After 24 years with SPD dispatch, local man moves on to new job

While working at a local manufacturing facility, Toby Ortman realized if he stayed there, he knew exactly what he would be doing each day.

He said that about drove him nuts.

In his exit interview, the human resources representative asked why he wanted to leave a good-paying job. He said, “I’ve got to help people.”

He had served as a firefighter in his hometown of Crothersville since 1992, and his father and uncle both had been firefighters, too.

They were his biggest influences in getting into public safety. In 1999, Ortman served as a dispatcher for the Jackson County Sheriff’s Department in Brownstown for a few months before transferring to Seymour Police Department.

Aug. 2 marked his last day on the job there after 24 years of service.

“I’ve always loved that I’ve never known what’s going to happen, but I know that I have the confidence that whatever happens, I can take care of,” Ortman said. “Now you could fall apart after (a tough call). If you need to step out and think things over, do that, but once you’re in that chair, you’ve got a job to do.”

Since being a dispatcher is mentally taxing, Ortman said the average length of a career in that field is three years. He worked in the field eight times that.

“It means something. It makes a difference,” he said of what kept him in it.

In his 24 years, though, he said only one caller he helped came to the police station to thank him.

“It’s a thankless job, but you’ll never get rich helping people,” Ortman said. “If they come in thinking they are the star of the show … it’s nothing about any of the dispatchers. It’s about responder safety. Now we do make a difference. You get that one call that just charges you up to where you know for a fact without any doubt at all you are the reason why they are alive today.”

On his last day at SPD, Ortman received a nice farewell with a cookout. Current and former personnel and others stopped by to wish him the best in his next venture.

The department and city also posted about him on their Facebook pages.

“Several current and former SPD officers started their law enforcement careers by beginning in dispatch, most of whom were trained at some point by Toby,” the SPD post says. “His calm, collected voice has helped save, change and make better the lives of countless people over the past two and a half decades. Thank you, Toby, for all of your years of steadfast service with the department and to our community as a whole.”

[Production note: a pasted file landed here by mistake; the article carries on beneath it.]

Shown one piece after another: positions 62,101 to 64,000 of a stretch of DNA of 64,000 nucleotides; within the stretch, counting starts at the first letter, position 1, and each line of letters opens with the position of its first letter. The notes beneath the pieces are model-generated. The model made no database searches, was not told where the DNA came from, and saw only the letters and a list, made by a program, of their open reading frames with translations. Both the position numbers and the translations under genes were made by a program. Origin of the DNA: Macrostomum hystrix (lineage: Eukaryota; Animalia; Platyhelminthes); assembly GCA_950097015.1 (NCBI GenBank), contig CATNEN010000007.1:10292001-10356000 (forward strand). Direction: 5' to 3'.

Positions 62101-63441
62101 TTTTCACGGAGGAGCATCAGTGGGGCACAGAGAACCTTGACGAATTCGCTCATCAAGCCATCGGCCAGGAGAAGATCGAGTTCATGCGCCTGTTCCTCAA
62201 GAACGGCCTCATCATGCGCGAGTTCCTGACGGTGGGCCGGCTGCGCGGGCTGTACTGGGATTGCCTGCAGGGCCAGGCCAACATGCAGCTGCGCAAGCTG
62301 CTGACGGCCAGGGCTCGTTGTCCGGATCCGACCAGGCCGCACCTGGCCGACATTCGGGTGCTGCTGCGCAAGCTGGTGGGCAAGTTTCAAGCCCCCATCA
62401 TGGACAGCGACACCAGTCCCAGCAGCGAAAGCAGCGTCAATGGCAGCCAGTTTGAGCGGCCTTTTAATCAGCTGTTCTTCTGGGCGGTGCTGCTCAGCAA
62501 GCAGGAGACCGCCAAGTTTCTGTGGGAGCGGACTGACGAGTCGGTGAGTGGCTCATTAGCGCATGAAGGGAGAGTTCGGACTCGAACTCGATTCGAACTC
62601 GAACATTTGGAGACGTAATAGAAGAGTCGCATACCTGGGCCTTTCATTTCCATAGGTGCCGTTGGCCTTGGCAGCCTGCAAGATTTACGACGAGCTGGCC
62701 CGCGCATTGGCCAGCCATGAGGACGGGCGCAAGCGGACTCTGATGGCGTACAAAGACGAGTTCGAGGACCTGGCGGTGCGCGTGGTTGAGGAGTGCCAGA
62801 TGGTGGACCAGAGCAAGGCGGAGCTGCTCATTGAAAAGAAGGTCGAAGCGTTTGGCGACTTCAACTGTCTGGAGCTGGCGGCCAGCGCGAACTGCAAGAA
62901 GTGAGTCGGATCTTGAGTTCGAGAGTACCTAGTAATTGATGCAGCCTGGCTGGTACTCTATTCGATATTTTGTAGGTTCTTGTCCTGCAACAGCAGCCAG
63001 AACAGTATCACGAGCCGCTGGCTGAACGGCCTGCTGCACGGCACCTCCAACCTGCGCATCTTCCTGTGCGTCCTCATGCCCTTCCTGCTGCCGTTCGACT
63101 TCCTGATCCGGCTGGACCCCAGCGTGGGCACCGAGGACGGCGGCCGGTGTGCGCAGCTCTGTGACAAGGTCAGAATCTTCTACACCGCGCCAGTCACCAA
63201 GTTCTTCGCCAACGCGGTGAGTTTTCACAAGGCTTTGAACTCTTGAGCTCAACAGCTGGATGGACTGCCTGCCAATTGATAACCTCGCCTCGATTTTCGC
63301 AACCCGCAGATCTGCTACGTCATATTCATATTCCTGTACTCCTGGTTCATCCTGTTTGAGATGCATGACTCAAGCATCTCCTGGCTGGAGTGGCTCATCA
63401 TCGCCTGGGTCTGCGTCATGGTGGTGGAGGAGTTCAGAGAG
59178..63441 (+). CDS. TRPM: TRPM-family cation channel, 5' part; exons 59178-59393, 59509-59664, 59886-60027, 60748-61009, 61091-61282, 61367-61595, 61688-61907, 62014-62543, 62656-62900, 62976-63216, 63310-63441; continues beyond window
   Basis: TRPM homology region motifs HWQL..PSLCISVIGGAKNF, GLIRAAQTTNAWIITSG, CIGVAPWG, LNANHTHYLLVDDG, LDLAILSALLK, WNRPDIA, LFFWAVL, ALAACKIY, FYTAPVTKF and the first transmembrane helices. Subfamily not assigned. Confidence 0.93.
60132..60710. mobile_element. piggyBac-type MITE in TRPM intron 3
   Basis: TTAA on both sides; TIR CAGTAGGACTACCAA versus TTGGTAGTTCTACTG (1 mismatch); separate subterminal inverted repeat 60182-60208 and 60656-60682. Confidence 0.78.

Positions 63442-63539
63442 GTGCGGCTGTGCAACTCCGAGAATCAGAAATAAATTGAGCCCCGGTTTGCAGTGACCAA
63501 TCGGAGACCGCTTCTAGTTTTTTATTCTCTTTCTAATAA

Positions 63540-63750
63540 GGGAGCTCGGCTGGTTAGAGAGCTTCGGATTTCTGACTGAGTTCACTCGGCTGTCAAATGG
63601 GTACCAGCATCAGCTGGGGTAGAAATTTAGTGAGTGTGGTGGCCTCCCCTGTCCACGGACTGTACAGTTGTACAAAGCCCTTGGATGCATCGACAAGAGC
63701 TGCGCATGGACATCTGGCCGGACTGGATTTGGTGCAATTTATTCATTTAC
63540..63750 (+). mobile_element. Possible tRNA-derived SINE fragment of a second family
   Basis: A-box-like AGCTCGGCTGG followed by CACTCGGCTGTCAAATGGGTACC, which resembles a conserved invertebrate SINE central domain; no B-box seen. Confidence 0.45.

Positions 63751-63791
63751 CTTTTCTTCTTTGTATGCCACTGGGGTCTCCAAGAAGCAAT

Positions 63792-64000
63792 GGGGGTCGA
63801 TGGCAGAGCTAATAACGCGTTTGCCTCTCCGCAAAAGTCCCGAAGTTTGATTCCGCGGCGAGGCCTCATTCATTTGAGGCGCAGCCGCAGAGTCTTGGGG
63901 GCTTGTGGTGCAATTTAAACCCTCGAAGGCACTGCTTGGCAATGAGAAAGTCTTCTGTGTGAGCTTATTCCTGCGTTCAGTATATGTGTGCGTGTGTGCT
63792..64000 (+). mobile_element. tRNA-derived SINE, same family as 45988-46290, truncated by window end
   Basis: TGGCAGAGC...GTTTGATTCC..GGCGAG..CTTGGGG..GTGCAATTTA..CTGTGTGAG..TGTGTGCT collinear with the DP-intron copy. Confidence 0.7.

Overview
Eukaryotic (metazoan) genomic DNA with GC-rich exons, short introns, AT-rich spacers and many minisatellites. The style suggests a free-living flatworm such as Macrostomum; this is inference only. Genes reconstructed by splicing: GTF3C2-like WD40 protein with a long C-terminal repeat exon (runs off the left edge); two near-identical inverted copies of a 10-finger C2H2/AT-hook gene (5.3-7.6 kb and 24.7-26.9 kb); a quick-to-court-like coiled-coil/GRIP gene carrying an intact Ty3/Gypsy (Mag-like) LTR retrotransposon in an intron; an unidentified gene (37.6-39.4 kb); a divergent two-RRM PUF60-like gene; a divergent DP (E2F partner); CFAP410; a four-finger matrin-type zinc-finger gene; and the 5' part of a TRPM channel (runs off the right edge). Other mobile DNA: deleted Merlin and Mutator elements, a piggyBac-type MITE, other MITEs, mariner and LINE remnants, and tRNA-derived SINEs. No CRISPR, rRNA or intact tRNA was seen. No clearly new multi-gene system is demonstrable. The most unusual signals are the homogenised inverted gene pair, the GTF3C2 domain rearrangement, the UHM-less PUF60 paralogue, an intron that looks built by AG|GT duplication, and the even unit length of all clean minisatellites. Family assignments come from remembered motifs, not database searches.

The city post says if you’ve ever called SPD, you’ve likely heard Ortman’s voice.

“(He) has trained many dispatchers to be the calm and reassuring voice you hear when you dial 911,” the post says. “Congratulations on your retirement, Toby! Thank you for your many years of service to our community. We will miss you.”

After graduating from Crothersville High School in 1992, Ortman said he worked a variety of jobs.

“I’ve always had three or four jobs,” he said. “My record is five jobs at once.”

During his short stint at the sheriff’s department, he was the only dispatcher one night when the jail inmates started a riot. That began right after a man came into the dispatch room and said, “Well, looks like a quiet night.”

“Literally no sooner than he said that, the inmates, they had toothpaste on paper and they covered up all of the cameras, and when all of the cameras were covered up, the whole jail started vibrating because they were pulling the porcelain sinks and toilets and they were busting everything up,” Ortman said. “They set fire to the mats and the smoke came down, and we had guys in the drunk tank screaming, the guys upstairs were screaming.”

A new jailer helped Ortman, and then a road officer arrived to assist.

“We just did what was needed because those (inmates) would have died because the smoke was so thick,” Ortman said. “We got all of the inmates out, laid them down. The ambulance got there and I went around with an oxygen tank and a mask getting all of the inmates oxygen because they had bad smoke inhalation. It was one of those in-the-moment things where there was more reaction than thinking. You just did what was needed.”

On Nov. 11, 1999, he started at SPD. He worked third shift dispatch for about 10 years and then a swing shift for six years.

Early on, Ortman said he worked many nights by himself. Now, it’s state-mandated to have at least two dispatchers working at the same time.

One of the biggest changes during his tenure was technology.

In the beginning, he said they used the Spellman computer-aided dispatching and paper maps as they took calls and communicated with officers via VHF radios.